So I sheepishly take it from your reply that I can't have a multi-threaded listener setup the way I see multiple forks of a fork-based network server taking connections on one port. I had some proof-of-concept code barely forming last night but hadn't got far enough to find out if it "worked"...Thanks for saving me the trouble.

      A I wrong in my understanding that in either case it seems like there is still one listening "doorman" who hands off the business of respond()-ing to his subservients?

      The more I think about this, the more I'm leaning toward going with Net::Server and using some other way to share data between its forks than the much more (imo) elegant shared variables via threads::shared. I've used it many times and it's soooo stable. I just really didn't want to do it that way.

      Tommy
      A mistake can be valuable or costly, depending on how faithfully you pursue correction
        I sheepishly take it from your reply that I can't have a multi-threaded listener setup the way I see multiple forks of a fork-based network server taking connections on one port.

        No. It is entirely feasible to do. Its just a completely ridiculous way to design a server.

        With forks (*nix), when you have multiple processes all waiting to accept on a shared socket, when a client connects, *every* listening process receives the connect.

        It is obviously a nonsense to have multiple server processes attempting to conduct concurrent communications with a single client, so now those multiple server processes need to arbitrate between themselves in order to decide which of them will pick up the phone.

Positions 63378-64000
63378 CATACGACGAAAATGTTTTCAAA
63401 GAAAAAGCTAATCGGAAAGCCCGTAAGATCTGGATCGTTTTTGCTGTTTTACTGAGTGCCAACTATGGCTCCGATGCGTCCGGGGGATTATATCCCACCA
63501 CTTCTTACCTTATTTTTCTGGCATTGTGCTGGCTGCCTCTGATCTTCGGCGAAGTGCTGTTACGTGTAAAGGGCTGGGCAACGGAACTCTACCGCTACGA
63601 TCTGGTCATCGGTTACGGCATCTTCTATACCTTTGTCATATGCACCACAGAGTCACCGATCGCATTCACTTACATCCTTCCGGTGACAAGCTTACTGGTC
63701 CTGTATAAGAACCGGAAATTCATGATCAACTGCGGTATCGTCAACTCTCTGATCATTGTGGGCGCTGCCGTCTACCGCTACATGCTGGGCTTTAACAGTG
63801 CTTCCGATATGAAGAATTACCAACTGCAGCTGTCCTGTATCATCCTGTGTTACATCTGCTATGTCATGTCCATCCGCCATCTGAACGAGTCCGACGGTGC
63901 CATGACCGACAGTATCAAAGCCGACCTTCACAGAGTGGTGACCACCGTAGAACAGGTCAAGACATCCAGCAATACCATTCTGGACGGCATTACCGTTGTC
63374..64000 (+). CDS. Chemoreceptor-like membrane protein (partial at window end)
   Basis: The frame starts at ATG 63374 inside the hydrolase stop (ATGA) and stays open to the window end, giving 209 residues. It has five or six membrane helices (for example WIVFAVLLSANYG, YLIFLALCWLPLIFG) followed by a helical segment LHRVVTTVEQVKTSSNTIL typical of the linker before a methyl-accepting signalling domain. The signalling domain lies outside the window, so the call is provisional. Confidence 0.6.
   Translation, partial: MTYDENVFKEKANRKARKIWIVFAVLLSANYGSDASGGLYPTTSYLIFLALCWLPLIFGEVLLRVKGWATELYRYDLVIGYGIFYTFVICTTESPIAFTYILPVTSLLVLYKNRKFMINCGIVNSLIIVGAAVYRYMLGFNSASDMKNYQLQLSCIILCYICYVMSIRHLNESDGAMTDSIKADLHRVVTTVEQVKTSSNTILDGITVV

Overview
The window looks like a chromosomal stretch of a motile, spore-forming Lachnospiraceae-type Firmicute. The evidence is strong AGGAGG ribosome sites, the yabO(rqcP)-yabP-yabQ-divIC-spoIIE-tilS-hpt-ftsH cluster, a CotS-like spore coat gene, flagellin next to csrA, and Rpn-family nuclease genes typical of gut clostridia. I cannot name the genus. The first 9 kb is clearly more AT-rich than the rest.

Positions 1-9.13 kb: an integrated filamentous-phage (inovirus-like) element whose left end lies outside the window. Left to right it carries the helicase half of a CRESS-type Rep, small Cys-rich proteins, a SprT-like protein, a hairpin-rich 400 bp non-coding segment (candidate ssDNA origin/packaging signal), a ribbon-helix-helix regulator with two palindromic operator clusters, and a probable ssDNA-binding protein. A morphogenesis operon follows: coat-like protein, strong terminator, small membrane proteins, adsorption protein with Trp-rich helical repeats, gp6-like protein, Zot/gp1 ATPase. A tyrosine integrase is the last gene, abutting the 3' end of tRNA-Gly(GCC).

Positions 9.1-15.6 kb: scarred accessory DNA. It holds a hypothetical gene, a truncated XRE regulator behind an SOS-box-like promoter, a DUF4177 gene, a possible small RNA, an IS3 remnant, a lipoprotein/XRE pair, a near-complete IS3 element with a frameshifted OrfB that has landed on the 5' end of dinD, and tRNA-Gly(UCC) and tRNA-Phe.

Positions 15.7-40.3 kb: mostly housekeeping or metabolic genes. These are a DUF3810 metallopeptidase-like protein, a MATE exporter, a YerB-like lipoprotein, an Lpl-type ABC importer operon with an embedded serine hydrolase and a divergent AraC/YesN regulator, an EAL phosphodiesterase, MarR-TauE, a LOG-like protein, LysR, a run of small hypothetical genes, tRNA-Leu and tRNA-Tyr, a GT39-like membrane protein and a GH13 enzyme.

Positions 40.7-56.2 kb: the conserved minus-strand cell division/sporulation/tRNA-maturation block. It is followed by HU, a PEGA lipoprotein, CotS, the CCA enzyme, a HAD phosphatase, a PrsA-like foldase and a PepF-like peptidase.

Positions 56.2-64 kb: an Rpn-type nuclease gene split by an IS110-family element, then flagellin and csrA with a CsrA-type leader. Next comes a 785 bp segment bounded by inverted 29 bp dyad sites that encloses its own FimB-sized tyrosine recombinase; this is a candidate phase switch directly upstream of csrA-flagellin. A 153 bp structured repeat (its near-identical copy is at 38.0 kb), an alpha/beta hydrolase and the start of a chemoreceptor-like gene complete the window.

Envisage an office with a shared extension and a dozen bored people all shouting "I'll get it!" at the top of their voices ... or all of them pretending not to hear it hoping someone else will be bugged out by the constant ringing and answer it before they weaken and do so.

        In *nix server land the solution is for all of the listening processes to fight over acquiring a global mutex. One wins; and the other go back to whatever they were doing before they were so rudely interrupted.

        Of course, in your scenario, if the client calling back to collect his output happens to randomly connect to a different process to the one that he connected to when he made his hostname/command request -- an odds on favorite scenario -- then he's sh*t outta luck; cos that process has no way of knowing that one of the other processes is gathering output for this client.

        You wanna do thing the st hard way; have fun.......


        With the rise and rise of 'Social' network sites: 'Computers are making people easier to use everyday'
        Examine what is said, not who speaks -- Silence betokens consent -- Love the truth but pardon error.
        "Science is about questioning the status quo. Questioning authority".
        In the absence of evidence, opinion is indistinguishable from prejudice.